‘An Englishman’s home is his castle’ is a phrase that goes back to the 16th century, enshrining the right of a homeowner to do what they please in the privacy of their own home without the intrusion of either stranger or State. As Pitt the Elder eloquently put it in 1763: “The poorest man may in his cottage bid defiance to all the forces of the crown. It may be frail – its roof may shake – the wind may blow through it – the storm may enter – the rain may enter – but the King of England cannot enter”.
While admittedly it’s more likely to be a TV License inspector or Jehovah’s Witness begging entry to your domicile than a rambling King these days, the right remains to turn away anyone knocking at your door (at least until the police accidentally boot it down while attempting to raid the drug dealers next door). And considering the world outside is a mess of rapists, hailstones and attempted beheadings, staying indoors sometimes seems like a pretty good idea.
That seems to be the conclusion Nancy Elizabeth came to before creating her third album anyway. ‘Dancing’ came about when, with “no money to do anything and no reason to be anywhere”, she locked herself away with a bunch of instruments and set about stitching them together. Indeed, considering the press release describes her chosen dwelling as a ‘bower’ (a woman’s private chamber in a medieval castle, apparently), it would appear that she was taking the home/castle parallel very seriously.
Which is appropriate for an album which contains a few medieval modes itself. This is folk music that spans great distances; songs like ‘Indelible Day’ could’ve been written hundreds of years ago, while the electro-acoustic, Tunng-tied dance of ‘Debt’ is moored firmly in this century. In the bubble of Elizabeth’s Mancunian flat time seems to have dissolved, leaving her free to span the aeons like a piano-playing Doctor Who.
She crosses regions too. Lead single ‘The Last Battle’ partially locates itself in Spaghetti Western-ised Southern Europe, with a Morricone-esque vocal line worthy of ‘An Ecstasy of Gold’. It’s completely beguiling, with Elizabeth insisting “I won’t be the devil’s whore / No more, no more” over a moodily sauntering chord progression.
The whole album feels like the musical equivalent of an only child left to its own devices, creating entire worlds in a bedroom using only whatever surrounding objects are to hand. “The great thing about music is that it doesn’t cost anything to make,” is how she puts it, although that’s to ignore the vast amounts of time that’s gone into this – two and a half years of secluded songwriting to be exact.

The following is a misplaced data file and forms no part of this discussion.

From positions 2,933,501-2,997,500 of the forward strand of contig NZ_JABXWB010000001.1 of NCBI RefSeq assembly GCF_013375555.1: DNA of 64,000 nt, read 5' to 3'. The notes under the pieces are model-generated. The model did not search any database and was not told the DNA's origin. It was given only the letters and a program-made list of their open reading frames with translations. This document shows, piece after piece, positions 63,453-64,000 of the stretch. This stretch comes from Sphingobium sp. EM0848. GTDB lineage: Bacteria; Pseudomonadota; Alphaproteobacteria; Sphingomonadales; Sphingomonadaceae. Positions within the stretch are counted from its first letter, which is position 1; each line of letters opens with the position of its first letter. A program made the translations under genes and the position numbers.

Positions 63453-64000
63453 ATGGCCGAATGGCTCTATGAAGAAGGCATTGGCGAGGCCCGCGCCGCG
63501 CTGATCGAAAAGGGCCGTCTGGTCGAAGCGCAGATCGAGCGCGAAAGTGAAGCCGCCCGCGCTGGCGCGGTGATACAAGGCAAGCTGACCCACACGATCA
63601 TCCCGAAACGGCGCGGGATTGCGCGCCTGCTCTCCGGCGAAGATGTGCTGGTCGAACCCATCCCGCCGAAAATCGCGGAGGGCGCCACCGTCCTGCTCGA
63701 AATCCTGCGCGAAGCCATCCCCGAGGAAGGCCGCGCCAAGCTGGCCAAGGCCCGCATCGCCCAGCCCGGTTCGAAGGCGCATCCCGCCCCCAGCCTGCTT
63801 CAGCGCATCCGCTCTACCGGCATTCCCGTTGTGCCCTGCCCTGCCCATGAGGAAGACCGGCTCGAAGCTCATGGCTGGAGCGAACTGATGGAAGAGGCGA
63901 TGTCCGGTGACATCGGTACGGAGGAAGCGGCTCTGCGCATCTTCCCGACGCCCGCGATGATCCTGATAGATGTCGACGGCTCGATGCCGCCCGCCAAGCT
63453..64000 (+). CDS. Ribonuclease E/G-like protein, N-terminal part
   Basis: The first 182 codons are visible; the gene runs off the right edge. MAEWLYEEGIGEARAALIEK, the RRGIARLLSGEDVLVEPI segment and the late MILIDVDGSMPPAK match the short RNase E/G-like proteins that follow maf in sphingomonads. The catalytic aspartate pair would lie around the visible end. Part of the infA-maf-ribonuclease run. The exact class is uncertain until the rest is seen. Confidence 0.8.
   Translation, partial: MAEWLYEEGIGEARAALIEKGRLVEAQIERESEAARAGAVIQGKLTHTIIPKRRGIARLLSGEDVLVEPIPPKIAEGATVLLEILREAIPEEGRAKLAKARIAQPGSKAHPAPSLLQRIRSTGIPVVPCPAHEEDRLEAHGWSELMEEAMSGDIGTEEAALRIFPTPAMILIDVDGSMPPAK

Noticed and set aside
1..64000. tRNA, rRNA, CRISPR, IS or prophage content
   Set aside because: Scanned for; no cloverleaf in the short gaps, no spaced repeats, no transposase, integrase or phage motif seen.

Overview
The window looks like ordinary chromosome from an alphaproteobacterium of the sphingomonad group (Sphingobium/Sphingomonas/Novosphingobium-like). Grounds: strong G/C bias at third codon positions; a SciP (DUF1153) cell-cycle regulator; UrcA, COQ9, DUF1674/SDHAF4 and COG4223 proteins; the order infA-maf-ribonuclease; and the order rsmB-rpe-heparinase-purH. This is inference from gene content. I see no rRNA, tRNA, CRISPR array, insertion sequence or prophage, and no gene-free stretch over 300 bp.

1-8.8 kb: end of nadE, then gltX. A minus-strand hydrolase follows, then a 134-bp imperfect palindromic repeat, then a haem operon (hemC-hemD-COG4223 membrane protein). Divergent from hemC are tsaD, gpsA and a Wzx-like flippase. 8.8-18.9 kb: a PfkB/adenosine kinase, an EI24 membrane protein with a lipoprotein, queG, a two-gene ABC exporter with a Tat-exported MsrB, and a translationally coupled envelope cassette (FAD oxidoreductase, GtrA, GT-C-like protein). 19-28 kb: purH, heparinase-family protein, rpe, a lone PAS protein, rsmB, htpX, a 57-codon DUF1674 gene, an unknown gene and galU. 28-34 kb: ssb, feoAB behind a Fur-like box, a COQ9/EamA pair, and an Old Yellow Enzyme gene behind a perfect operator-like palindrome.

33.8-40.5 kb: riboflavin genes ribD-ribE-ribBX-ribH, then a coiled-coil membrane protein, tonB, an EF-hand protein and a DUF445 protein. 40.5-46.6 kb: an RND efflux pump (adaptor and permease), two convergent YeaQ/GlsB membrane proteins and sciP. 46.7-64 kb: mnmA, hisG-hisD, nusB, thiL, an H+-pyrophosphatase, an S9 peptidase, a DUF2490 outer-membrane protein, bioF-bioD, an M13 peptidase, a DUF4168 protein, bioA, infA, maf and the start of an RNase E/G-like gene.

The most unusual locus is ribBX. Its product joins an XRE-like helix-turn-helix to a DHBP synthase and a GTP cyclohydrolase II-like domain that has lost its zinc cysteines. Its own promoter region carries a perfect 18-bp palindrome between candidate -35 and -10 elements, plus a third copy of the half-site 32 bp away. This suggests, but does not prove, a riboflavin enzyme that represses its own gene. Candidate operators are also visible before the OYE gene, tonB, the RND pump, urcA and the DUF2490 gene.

And it’s time that’s clearly paid off, especially on tracks like the sometimes plinky, sometimes pensive ‘Heart’, which comes across like a less quirky CocoRosie and features gorily gothic lyrics like, “For him I removed my very skin / My blood poured out on the floor”.
Serafina Steer, Laura Marling and even PJ Harvey’s ‘White Chalk’ album all have echoes here as well, while Elizabeth’s musical voice is blessed with a notable clarity. There are times, however, when things could do with being muddied a little, especially on the airily undulating ‘Mexico’, which starts off nicely but threatens to veer off into Enya territory by the end.
Fortunately the fascinating moments outweigh the wearying ones. ‘Shimmering Song’ is a brilliant bit of dappled sunlight filtering through breeze-tousled branches, while the closing ‘Early Sleep’ is a somewhat creepy lullaby, with voices chattering in the background like the ones in your head when you can’t sleep, negative thoughts flying about like bits of silver paper in the Crystal Maze dome.
It ends with line: “Here I am. Here I dare to be human”. If we assume the ‘here’ is her own home, then that makes a great deal of sense. She may be surrounded with instruments, but it’s her voice that shines through most, not least on ‘All Mouth’, an adroit bit of minimalism created by manipulating slices of her own singing. Again, it seems to emphasise how isolation can be the greatest form of inspiration. In her own words, “external influences, and having to engage with other humans, does somewhat hinder my ability to create. Making music is my defence against aural clutter”.
Does that make ‘Dancing’ aural clutter for the rest of us then? Maybe so, but like that magazine lying open on an unread article, the ashtray just at hand when you need it, or a bunch of purple pebbles picked up from a recent trip to the beach, it’s the kind of clutter that’s comforting to have around.